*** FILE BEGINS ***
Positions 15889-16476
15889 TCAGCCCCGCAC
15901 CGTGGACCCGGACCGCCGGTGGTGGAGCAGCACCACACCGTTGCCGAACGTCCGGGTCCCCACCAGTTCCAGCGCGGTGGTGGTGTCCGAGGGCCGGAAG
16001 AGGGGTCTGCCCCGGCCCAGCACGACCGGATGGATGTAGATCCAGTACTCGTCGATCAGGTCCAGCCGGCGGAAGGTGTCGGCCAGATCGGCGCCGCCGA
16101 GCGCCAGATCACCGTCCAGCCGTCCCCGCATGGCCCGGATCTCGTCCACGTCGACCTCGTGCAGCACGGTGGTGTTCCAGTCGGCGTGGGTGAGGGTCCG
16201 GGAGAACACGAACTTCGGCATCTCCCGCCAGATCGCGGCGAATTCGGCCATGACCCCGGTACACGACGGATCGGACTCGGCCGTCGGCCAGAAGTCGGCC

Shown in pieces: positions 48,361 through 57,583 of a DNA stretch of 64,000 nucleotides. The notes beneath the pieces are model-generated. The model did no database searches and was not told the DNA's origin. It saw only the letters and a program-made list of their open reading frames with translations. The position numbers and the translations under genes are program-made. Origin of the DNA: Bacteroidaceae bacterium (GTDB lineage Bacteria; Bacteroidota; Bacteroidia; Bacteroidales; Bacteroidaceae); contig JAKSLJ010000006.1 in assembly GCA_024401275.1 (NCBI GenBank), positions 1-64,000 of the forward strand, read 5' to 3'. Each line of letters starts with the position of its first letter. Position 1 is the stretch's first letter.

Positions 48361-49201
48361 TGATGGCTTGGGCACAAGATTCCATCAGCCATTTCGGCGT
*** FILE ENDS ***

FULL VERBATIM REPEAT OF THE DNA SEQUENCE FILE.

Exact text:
Positions 15889-16476
15889 TCAGCCCCGCAC
15901 CGTGGACCCGGACCGCCGGTGGTGGAGCAGCACCACACCGTTGCCGAACGTCCGGGTCCCCACCAGTTCCAGCGCGGTGGTGGTGTCCGAGGGCCGGAAG
16001 AGGGGTCTGCCCCGGCCCAGCACGACCGGATGGATGTAGATCCAGTACTCGTCGATCAGGTCCAGCCGGCGGAAGGTGTCGGCCAGATCGGCGCCGCCGA
16101 GCGCCAGATCACCGTCCAGCCGTCCCCGCATGGCCCGGATCTCGTCCACGTCGACCTCGTGCAGCACGGTGGTGTTCCAGTCGGCGTGGGTGAGGGTCCG
16201 GGAGAACACGAACTTCGGCATCTCCCGCCAGATCGCGGCGAATTCGGCCATGACCCCGGTACACGACGGATCGGACTCGGCCGTCGGCCAGAAGTCGGCC

Shown in pieces: positions 48,361 through 57,583 of a DNA stretch of 64,000 nucleotides. The notes beneath the pieces are model-generated. The model did no database searches and was not told the DNA's origin. It saw only the letters and a program-made list of their open reading frames with translations. The position numbers and the translations under genes are program-made. Origin of the DNA: Bacteroidaceae bacterium (GTDB lineage Bacteria; Bacteroidota; Bacteroidia; Bacteroidales; Bacteroidaceae); contig JAKSLJ010000006.1 in assembly GCA_024401275.1 (NCBI GenBank), positions 1-64,000 of the forward strand, read 5' to 3'. Each line of letters starts with the position of its first letter. Position 1 is the stretch's first letter.

Positions 48361-49201
48361 TGATGGCTTGGGCACAAGATTCCATCAGCCATTTCGGCGT